If the metallic soap melts considerably below 100° C. and is a pourable liquid below this temperature, the reaction can be carried out at a temperature below 100° C., and the separation of the molten metallic soap from the glycerine in water solution can be obtained at atmospheric pressure. However, very few metallic soaps of commercial value have melting points below 100° C. and, furthermore, the rate of reaction at temperatures below about 100° C. is impractically slow.
The molten metallic soap may form the upper or lower layer in the reactor depending on the relative specific gravities of the metallic soap and the aqueous glycerine layer at the temperature in the reactor, shown in Table III above.
The relative amounts of the three components in the reaction mixture is important. An excess of the metal oxide or hydroxide above the stoichiometric amount required to completely react with the triglyceride will lead to contamination of the metallic soap with the metal oxide or hydroxide. If the amount of metal oxide or hydroxide is below that required stoichiometrically, the product metallic soap will be contaminated with unreacted triglyceride and possibly some free fatty acid.
The amount of water required is particularly important; but, in this instance, the amount by weight must be considerably greater than the amount by weight of glycerine produced. This is because the reaction between the glyceride, metal oxide and water or glyceride and metal hydroxide is a reversible reaction and, if only the stoichiometric amount of water is used, the reaction does not proceed nearly to completion. In order to promote the metallic soap-producing reaction over the reverse reaction it is necessary to employ a large excess of water to dissolve the by-product glycerine. If insufficient water is available, part of the glycerine will dissolve in the metallic soap and some of this glycerine will react with the metallic soap to produce metal oxide, triglyceride, a certain amount of mono- and di-glyceride and some water. On the other hand, it is wasteful to use more water than is necessary and, in addition, the use of a great excess of water leads to a lower yield of metallic soap for a given vessel size.
Even when the amount of water used is equal to the amount of glycerine produced the metallic soap that is separated after the reaction contains over 3% of glycerides. When the amount of water is reduced even further, so that no excess over the stoichiometric amount is present, the reaction goes only to about 80% of completion, as indicated by the presence of approximately 20%, by weight, of glycerides in the metallic soap. In both instances, there is also a substantial amount of glycerine dissolved in the soap. A product of sufficient purity for commercial applications can be obtained if the amount of water corresponds to about 4 times the stoichiometric amount of glycerine produced on completion of the reaction. It is well known that many metallic soaps are readily hydrolyzed, at elevated temperatures, to metallic oxide and fatty acid. It is therefore surprising that, considering the large amount of water present in the process, an insignificant amount of hydrolysis occurs. Generally, it is appropriate to have a content of water in the reaction mixture at least equal to, preferably about 2 to about 10, more preferably about 2 to about 7, and most preferably about 3 to 5 times the stoichiometric amount of glycerine produced on completion of the reaction.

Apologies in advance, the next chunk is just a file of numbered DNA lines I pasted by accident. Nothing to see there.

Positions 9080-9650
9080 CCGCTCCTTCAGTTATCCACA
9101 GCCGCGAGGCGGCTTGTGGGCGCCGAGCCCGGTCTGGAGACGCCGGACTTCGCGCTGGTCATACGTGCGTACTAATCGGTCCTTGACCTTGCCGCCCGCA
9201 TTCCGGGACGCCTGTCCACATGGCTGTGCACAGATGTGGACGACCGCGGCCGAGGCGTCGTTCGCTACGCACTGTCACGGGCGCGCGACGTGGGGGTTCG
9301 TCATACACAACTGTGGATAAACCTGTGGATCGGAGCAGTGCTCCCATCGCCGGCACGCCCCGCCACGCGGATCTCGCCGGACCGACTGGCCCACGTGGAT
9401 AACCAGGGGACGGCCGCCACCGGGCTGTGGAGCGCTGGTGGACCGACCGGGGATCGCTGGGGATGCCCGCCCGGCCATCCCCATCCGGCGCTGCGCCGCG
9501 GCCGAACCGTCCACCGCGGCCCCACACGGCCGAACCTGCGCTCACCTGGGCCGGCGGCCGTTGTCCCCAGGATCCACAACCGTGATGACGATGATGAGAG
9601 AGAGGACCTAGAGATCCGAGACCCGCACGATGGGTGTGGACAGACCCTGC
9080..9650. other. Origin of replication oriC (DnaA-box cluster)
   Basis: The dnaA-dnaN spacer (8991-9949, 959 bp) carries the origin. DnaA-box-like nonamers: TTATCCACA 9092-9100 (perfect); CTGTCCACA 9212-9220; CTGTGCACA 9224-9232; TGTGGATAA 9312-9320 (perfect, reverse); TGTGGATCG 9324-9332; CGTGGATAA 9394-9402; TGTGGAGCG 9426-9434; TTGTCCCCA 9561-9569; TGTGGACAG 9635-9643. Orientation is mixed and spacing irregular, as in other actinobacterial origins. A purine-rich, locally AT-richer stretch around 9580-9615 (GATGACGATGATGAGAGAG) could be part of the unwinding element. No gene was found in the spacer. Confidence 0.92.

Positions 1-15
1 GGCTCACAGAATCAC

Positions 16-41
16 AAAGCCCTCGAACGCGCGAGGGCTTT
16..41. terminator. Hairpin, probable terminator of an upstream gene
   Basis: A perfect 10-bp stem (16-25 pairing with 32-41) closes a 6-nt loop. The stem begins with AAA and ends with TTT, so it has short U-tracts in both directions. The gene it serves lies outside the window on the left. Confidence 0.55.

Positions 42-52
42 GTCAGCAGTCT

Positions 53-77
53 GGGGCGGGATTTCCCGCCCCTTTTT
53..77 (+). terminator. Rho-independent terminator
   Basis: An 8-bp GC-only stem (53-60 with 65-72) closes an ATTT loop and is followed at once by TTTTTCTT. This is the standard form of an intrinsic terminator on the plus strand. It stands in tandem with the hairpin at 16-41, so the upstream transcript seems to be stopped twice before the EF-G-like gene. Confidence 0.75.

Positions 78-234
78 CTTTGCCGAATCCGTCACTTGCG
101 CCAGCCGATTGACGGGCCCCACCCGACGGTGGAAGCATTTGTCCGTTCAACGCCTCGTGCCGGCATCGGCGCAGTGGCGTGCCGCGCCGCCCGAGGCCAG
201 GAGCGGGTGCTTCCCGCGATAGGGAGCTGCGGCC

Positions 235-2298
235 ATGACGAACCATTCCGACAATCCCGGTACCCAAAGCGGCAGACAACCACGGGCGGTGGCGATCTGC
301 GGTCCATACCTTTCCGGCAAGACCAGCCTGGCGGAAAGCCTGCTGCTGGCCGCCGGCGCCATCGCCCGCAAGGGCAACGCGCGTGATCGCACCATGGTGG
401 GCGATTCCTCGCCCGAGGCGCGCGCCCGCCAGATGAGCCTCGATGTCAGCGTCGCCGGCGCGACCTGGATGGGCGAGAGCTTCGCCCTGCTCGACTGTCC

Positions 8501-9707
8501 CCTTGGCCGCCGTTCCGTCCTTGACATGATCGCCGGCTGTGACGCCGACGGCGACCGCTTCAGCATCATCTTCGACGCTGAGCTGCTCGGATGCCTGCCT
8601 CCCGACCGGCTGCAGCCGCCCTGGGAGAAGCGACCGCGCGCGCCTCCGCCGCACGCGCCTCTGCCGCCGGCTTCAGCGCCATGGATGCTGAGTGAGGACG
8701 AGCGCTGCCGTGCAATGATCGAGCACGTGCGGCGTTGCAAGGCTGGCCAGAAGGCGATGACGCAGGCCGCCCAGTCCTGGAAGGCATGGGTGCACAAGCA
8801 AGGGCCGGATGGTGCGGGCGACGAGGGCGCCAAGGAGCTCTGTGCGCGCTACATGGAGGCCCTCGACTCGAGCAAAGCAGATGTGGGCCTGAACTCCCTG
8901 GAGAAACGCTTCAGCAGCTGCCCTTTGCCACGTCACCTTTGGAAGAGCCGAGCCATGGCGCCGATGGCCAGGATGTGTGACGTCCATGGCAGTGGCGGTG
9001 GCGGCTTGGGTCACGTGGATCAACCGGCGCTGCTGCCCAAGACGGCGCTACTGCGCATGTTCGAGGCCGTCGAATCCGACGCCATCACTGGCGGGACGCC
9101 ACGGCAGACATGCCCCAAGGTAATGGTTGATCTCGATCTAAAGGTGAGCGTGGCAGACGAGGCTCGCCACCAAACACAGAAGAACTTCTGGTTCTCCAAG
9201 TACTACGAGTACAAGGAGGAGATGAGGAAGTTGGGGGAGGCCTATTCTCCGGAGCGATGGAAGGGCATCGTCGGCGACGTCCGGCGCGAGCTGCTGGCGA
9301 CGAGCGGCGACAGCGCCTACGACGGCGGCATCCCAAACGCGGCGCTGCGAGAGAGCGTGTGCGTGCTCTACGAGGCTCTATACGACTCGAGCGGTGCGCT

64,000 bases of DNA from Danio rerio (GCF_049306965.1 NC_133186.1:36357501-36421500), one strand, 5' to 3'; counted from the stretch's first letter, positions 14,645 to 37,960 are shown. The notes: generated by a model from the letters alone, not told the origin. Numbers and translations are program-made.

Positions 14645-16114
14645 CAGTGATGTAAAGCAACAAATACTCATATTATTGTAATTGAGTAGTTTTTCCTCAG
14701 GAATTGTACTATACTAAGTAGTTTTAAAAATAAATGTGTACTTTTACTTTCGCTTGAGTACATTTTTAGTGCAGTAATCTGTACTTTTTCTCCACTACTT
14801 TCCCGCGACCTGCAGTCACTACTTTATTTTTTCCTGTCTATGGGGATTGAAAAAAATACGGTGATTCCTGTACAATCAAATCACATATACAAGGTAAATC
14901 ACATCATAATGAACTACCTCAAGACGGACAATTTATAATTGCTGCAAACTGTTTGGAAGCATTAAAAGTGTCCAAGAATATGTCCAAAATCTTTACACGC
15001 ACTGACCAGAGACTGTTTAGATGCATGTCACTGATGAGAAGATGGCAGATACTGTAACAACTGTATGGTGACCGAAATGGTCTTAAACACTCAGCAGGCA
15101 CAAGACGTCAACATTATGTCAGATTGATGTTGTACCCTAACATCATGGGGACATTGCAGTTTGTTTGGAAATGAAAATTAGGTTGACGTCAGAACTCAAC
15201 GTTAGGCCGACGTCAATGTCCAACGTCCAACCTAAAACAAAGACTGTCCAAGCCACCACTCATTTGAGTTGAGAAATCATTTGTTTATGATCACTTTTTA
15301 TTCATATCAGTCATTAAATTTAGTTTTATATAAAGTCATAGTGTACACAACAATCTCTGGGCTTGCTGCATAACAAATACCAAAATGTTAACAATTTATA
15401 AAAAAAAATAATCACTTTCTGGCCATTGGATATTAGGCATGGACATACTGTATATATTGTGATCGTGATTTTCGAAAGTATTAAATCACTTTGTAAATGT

In another respect, the amount of water employed is important, because, as previously discussed, it affects the specific gravity of the solution of glycerine in water. This specific gravity must be significantly different from that of the molten metallic soap if a substantially complete separation of the molten metallic soap from the glycerine in water solution to produce layers, is to be achieved.
The presence of only a small amount of glycerine in the product metallic soap is deleterious because, at elevated temperatures, the glycerine reacts with the metallic soap to produce water, metal oxide and glycerides. However, it is very difficult, and perhaps impossible, to completely eliminate the presence of trace amounts of glycerine in the soap.